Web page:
High school entrance exam
From Akita Wiki
This page contains information on the entrance exam system (高校入試; koukou nyuushi) for Japanese high schools.
Compulsory education (義務教育; gimu kyouiku) ends at junior high school. As such, students are not required to attend high school in Japan. Nevertheless, many do, and that makes it a highly competitive process.
The high school entrance system is divided into three stages:
- The Preliminary Selection Test
- The General Selection Test
- The Secondary Application
Passing any one of the above tests guarantees high school enrollment, and exempts students from the necessity of taking any subsequent tests.
Many high schools offer only a single course (or track). In this case, all students testing for enrollment compete against each other. However some senior high schools offer multiple courses (or tracks). In this case, students test for enrollment only for a single course, and only compete against other students who have also elected that course.
(Note: Some high schools which offer multiple courses do not separate their courses for enrollment purposes. They instead offer a single, comprehensive entrance exam for all of their courses combined)
The test for all public senior high schools is the same and is made every year by the Senior High School Education Division of the Akita Prefectural Board of Education. It can be found on the Akita Prefectural BoE's website afterward.
Applicants per Spot (倍率)
One of the biggest deciding factors for students when selecting a high school to apply to is the Applicants per Spot (倍率; bairitsu) number. The Applicants per Spot number is equal to the number of Applicants divided by the number of Spots Available, expressed as a decimal. An Applicants per Spot number of 1.00 indicates that exactly the same number of students have applied as there are available spots. A number of 0.99 or lower indicates that there are fewer students who have applied than there are available spots. Conversely, a number of 1.01 or higher indicates that more students have applied than there are available spots.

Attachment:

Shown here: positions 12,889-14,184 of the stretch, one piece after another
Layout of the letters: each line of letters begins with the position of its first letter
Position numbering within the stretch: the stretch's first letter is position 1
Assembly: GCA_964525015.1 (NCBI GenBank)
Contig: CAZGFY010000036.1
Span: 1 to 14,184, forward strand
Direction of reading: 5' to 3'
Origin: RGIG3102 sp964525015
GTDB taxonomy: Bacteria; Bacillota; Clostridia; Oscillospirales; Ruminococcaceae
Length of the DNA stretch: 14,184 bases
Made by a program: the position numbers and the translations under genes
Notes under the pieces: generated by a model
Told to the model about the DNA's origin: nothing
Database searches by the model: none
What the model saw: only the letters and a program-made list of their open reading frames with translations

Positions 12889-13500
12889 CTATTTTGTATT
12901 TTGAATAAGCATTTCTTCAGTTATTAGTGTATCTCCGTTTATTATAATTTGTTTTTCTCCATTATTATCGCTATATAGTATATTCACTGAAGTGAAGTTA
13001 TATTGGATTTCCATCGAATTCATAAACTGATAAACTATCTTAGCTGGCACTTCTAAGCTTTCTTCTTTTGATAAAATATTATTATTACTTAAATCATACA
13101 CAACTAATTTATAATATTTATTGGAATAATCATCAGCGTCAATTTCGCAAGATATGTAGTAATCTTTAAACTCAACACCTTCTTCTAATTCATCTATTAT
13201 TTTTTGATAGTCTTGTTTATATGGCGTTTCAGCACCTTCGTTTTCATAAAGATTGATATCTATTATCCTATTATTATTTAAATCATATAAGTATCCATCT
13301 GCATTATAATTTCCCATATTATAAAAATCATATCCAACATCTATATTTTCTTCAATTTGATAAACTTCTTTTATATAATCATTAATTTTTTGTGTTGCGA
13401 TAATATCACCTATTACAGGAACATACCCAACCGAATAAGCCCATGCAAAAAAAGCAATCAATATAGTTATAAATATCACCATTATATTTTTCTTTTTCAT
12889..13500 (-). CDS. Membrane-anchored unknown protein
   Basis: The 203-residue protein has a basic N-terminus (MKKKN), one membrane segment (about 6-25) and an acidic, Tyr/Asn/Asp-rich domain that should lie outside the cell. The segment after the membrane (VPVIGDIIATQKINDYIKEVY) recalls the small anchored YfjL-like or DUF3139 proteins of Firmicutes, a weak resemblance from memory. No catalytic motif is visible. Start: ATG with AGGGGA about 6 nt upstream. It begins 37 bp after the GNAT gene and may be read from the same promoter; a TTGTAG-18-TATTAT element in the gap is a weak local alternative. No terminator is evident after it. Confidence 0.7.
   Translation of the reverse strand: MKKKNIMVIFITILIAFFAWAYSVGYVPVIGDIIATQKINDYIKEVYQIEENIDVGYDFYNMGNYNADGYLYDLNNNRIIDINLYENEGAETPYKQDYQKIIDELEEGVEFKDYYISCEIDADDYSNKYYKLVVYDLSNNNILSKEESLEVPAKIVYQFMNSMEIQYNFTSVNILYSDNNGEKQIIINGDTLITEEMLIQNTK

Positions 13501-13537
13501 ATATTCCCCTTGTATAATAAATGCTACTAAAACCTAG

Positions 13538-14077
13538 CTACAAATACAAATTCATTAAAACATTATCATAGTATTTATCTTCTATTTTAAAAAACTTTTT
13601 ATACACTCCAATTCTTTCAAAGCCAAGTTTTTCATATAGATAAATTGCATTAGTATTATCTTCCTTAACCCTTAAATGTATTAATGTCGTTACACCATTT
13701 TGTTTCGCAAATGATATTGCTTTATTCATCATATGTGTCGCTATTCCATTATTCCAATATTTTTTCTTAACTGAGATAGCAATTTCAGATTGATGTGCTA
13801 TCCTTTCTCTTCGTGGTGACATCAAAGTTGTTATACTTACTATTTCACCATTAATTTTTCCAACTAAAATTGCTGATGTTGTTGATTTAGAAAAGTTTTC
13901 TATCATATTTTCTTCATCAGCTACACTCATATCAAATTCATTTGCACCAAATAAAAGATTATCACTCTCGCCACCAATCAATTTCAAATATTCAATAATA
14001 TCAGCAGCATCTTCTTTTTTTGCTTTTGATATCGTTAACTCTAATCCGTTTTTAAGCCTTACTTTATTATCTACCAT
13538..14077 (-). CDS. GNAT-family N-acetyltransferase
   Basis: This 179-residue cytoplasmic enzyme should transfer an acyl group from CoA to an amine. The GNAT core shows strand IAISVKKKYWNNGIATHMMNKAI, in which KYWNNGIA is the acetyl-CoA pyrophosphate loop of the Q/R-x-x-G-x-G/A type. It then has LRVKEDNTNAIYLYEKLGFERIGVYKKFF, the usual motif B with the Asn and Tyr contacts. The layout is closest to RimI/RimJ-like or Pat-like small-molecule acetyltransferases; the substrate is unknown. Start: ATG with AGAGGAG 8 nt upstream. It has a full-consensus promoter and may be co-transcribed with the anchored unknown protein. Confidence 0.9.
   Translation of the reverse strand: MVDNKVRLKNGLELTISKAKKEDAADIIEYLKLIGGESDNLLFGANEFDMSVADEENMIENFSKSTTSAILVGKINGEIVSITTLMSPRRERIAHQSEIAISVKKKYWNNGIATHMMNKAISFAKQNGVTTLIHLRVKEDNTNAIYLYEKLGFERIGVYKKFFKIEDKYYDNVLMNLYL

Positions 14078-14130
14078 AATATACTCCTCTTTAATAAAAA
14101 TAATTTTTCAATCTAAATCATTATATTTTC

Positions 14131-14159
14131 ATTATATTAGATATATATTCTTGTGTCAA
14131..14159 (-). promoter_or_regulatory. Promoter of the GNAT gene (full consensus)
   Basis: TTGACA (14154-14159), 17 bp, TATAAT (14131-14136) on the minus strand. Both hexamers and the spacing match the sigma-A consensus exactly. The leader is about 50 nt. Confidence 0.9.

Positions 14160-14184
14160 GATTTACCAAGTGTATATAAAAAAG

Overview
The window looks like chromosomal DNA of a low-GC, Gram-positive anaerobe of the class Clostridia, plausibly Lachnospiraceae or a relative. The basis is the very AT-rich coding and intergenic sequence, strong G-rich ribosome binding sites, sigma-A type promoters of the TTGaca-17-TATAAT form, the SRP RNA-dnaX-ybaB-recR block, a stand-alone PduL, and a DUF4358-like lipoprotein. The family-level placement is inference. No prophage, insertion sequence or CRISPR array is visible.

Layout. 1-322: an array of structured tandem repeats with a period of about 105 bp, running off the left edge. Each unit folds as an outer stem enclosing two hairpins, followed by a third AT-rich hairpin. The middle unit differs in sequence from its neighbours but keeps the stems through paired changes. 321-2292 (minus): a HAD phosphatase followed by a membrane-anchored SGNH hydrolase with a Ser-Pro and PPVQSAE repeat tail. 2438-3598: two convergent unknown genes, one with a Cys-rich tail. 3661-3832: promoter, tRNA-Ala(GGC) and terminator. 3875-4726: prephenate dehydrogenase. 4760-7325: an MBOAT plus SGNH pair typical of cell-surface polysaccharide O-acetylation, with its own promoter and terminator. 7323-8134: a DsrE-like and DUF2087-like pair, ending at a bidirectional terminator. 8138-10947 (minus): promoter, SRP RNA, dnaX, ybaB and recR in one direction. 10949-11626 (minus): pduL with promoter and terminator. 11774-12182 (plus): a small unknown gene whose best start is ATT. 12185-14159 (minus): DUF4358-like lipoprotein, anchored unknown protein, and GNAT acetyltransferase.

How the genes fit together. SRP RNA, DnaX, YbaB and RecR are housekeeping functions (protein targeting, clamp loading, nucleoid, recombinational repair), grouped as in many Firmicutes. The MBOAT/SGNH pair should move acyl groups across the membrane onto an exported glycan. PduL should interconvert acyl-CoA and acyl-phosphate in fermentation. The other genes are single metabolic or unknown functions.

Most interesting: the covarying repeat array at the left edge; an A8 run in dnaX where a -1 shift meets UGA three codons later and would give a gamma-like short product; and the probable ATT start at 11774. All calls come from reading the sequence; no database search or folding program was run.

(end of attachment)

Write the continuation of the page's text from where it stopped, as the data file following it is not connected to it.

Students submit forms of intent to test at certain high schools. Based on this data, high schools submit multiple publications leading up to the entrance exams with updated Applicants per Spot numbers. Students may alter their intent based on these numbers, as it is significantly easier to be accepted into a school with a number of Applicants per Spot that is 1.00 or lower, versus a school which is 1.01 or higher.
The Preliminary Selection Test
The Preliminary Selection Test (前期選抜; zenki sembatsu) is an early-selection test for advanced students who wish to secure their high school enrollment early. While the definition of "advanced student" will differ depending on the high school, generally a recommendation from the junior high school homeroom teacher is required. Other contributing qualifications may include such factors as good grades, good attendance record, strong performance in club activities, membership on the student council, etc.
This test consists of three written portions (Japanese, Math, and English) at 45 minutes each, followed by an interview.
Every high school sets a maximum capacity for each of the courses that it offers. From this maximum capacity, each high school designates a portion of these spots as available for the Preliminary Selection Test. Depending on the number of students who take the Preliminary Test (and who ultimately pass the test) each senior high school may except fewer students than it has spots available, but will not accept more.
This is an example table:
|High School #1||General||150||24||28||1.17||24|
|High School #2||General||100||21||9||0.43||9|
In the case of High School #1, more students applied for the Preliminary Selection Test than there were spots available. 24 of these 28 students passed the entrance test, which means that for the General Selection Test, High School #1 will have 126 spots available.
In the case of High School #2, they opened 21 spots for each of their two courses as available for the Preliminary Selection Test. Only 9 students applied for the General course, of which they all passed. The remaining 12 unfilled Preliminary Selection Test spots will now be made available to the General Selection Test, for a total of 91 total available spots for the General course.